OAKLAND — Regional School Unit 18 broke ground on its new athletic complex Friday, officially bidding goodbye to the arguably unsafe “dirt” oval that had served as a track that surrounded a grass field used only for football and looking ahead to an eight-lane upgrade that will encircle a multi-sport artificial turf field.

“It’s unbelievably exciting,” said Superintendent of Schools Carl Gartley, adding that is especially the case for the student athletes who will get to use the new facility. He recently spoke with an athlete who is excited finally to have a real track to run on in her senior year in high school. “To hear excitement in their voice, it makes a lot of hard work worth it,” he said.

The hard work involved coming to terms with the needs of the district, which includes the towns of Belgrade, China, Oakland, Rome and Sidney, and figuring out how to address those needs, then pay for them.

The effort to replace the inadequate athletic facilities arose at about the same time the district received a report from the Office of State Fire Marshal listing 104 items that needed to be addressed to bring the system’s buildings into compliance with the state’s fire code. The district was given five years to correct the dozens of fire code violations and was looking at millions of dollars in costs.

Some of the building deficiencies could be covered with money from the state’s School Revolving Renovation Fund, but the district had to come up with more money to cover the corrections needed. That meant issuing a bond.

At the same time, the Messalonskee All Sports Boosters were pursuing the athletic complex project. Led by John Moody, of Oakland, and boosters president Lisa Burton, they argued that the project was long overdue and that the dismal facilities were a danger to student athletes. The “dirt” oval was uneven and turned into slippery mud when it rained. The fields were overused and seating was hard to reach.


School board member Karen Hatch Gagne, of Sidney, said at a meeting in July 2017 that if a bond just for the track project were pursued, they could “kiss another bond goodbye for at least another decade,” as residents would be hesitant to take on more debt.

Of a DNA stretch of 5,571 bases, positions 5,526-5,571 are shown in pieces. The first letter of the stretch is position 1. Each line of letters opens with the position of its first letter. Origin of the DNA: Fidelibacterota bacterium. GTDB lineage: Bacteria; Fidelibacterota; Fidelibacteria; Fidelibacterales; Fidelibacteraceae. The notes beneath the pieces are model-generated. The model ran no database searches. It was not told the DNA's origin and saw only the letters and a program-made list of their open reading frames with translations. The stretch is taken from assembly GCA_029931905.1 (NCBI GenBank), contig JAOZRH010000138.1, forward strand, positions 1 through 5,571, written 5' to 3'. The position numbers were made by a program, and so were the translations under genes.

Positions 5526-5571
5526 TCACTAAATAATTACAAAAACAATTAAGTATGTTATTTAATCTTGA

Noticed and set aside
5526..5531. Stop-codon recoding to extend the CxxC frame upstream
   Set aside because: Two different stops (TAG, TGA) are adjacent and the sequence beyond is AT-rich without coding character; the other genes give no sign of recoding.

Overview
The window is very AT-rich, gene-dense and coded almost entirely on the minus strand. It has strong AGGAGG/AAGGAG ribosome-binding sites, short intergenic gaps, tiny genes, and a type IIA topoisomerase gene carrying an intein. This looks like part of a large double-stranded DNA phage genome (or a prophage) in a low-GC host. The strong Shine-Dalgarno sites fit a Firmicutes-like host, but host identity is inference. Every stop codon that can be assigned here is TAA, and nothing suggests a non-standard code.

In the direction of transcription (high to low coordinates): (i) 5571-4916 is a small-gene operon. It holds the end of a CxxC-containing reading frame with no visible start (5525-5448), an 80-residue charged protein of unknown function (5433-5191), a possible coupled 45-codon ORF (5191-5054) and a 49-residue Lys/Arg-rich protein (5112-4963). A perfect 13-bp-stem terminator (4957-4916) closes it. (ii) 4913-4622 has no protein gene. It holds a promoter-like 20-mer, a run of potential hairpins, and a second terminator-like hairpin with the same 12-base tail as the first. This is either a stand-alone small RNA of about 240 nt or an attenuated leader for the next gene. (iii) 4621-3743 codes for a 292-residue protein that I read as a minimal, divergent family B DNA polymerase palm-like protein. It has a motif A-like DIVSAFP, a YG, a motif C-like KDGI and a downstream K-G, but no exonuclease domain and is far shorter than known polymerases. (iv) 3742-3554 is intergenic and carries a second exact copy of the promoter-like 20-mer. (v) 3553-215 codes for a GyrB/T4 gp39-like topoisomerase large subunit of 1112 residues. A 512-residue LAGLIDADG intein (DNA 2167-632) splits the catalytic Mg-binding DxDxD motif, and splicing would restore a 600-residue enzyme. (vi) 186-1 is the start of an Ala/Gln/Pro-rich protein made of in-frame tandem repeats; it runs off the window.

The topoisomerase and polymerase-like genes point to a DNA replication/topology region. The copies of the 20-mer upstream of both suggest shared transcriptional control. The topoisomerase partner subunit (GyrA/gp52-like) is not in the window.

The Board of Selectmen in Rome opposed the track project and sent a letter to the school board that said their primary focus should be academics, that not only did the school buildings needs upgrades for safety, but that there was a need for teacher training support and better supplies.

Both Rome and Belgrade were looking at other options for educating their towns’ students, and a Belgrade resident was petitioning for a vote in November 2017 to withdraw from RSU 18.

The board left it up to Gartley to come up with a five-year capital plan that would take care of all the pressing issues, including the athletic complex. He proposed a $13.9 million bond that addressed all the needs of the district. It was approved by voters in November 2017.

The bond-funded projects are being administered in three phases, Gartley said Friday.

The first phase involves “extensive energy performance improvements” to school facilities, according to the district’s website: interior and exterior lighting upgrades, window replacements, boiler and ventilation unit replacements, roof repairs and masonry upgrades. The district contracted with Honeywell to do this work.


The district is targeting construction on all non-heating, ventilation and air conditioning work and controls upgrades by June 20, and all HVAC and controls upgrades by July 20.

The second phase involves the upgrades to the athletic complex. On Friday, the district broke ground on the project, which carries a $3.9 million price tag. The improvements will transform the fields into a multi-sport athletic complex. In addition to the eight-lane track and the multi-sport artificial turf field, lighting will be upgraded and the grandstand will be renovated to bring it into compliance with the Americans with Disabilities Act.

The project is expected to be completed in October — that is, if the weather cooperates, Gartley said. The district contracted with E.L. Vining & Son for the work. The school campus will be closed during the summer because of the construction.

Once completed, the complex will be in shape to host state meets. It also might be rented out for events, as Messalonskee’s performing arts center is.

The final phase deals with a variety of capital improvements, including repairs recommended by the state fire marshal’s office. Those projects include installing fire-rated wallboard and doors where recommended, a redesign of the front parking lot at Belgrade Central School, installing a sprinkler system in the gymnasium at the high school, expanding the gymnasium and adding locker rooms at China Middle School and updating science classrooms at Messalonskee High School.

Some of those capital projects are expected to begin this summer, and most of the work is anticipated to be completed in two to three years.


Gartley said the district hopes to have everything finished within three summers. Many of the projects can’t be done at the same time. He also said it was rewarding to see the work finally get started, since there had been several attempts in the past, but it never quite happened.

In Tuesday’s voting, RSU 18 residents approved the district’s proposed $37.58 million budget, which includes payments the district will make on the $13.9 million bond.

Colin Ellis — 861-9253


Twitter: @colinoellis

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